Chris went to the University of Vermont after high school and at first majored in the liberal arts. Later he became a business major with a minor in economics while also working his way through school. “I was fortunate to get a job in the corporate office of a fast growing quick service restaurant chain – Bruegger’s Bagels. It was gratifying to see how what I was learning in my business classes actually worked in the real world,” he says. His favorite memory of that time relates to a company promotion for cream cheese sales. Chris and the corporate marketing team launched a contest to maximize cream cheese sales and the location winner would be rewarded by having the top executives of Bruegger’s Bagels come in to run their store for a day – so that all of that store’s workers could have a day off. Incredibly, the store at the corporate headquarters in the town of Burlington, Vermont won. Coincidentally, a Grateful Dead concert had been held nearby the night before. “From the morning opening until closing that day, the store did record volume because of an unending hoard of Deadheads coming in for much needed coffee and bagels. You can imagine the inexperienced executive counter-servers trying to cope with that,” he said, smiling.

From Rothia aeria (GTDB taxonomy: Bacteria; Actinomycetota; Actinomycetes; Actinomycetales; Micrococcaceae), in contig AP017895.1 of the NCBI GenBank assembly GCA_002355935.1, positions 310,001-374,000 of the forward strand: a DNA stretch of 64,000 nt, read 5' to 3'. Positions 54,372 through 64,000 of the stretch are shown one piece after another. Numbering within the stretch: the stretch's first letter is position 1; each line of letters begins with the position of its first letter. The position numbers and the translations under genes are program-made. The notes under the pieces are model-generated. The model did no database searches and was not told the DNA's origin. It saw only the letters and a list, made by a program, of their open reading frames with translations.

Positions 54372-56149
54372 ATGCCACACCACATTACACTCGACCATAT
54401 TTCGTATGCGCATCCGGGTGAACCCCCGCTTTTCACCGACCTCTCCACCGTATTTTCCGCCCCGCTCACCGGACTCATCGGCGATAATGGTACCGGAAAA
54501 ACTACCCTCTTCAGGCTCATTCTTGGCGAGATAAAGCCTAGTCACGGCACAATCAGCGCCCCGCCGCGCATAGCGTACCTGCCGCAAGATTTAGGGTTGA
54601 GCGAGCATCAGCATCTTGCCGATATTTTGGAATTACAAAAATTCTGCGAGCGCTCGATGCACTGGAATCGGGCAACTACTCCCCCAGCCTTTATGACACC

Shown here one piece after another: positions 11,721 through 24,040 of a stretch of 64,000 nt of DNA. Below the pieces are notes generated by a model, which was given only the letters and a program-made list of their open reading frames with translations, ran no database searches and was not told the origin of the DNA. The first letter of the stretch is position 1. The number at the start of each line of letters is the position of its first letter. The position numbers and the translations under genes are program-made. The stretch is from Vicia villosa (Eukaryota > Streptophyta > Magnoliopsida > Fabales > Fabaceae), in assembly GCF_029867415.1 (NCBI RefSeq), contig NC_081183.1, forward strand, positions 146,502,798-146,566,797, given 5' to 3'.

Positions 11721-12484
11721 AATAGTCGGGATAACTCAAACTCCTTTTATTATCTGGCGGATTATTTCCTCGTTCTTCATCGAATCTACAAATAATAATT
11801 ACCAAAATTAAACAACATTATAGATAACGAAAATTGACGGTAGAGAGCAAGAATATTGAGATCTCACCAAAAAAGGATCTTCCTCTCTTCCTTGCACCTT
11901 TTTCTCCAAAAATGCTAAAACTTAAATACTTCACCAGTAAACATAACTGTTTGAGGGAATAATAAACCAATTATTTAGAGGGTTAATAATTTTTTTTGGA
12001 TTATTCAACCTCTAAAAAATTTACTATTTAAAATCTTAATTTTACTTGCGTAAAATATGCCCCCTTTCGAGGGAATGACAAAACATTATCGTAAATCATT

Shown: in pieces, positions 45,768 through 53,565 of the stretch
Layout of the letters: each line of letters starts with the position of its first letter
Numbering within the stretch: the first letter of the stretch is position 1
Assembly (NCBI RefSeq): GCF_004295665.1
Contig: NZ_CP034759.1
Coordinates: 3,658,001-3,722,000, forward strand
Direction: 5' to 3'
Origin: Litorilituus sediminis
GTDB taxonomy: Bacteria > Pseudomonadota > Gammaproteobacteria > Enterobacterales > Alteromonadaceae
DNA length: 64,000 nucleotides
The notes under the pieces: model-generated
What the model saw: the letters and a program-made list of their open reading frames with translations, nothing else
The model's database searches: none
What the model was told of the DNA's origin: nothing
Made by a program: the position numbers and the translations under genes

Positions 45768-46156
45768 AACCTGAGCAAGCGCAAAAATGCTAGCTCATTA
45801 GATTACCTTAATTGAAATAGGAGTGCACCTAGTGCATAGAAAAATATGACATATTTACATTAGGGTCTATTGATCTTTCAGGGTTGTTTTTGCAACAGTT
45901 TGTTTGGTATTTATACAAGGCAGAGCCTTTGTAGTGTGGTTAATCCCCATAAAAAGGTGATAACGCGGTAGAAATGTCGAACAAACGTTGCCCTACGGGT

After graduation from Vermont, Chris joined Hallmark Cards in Kansas City, Missouri, primarily because he wanted to learn marketing in an organization with a leading brand and Hallmark was one of the few companies in the US that would allow young employees to come into brand management roles without having an MBA. While at the company, Chris worked on brand strategy, brand management and helped to turn around struggling product lines by building out more effective distribution channels. ”I helped them generate their first sales in club stores – Sam’s Club, Costco – and we had a pretty healthy upside right away,” says Chris.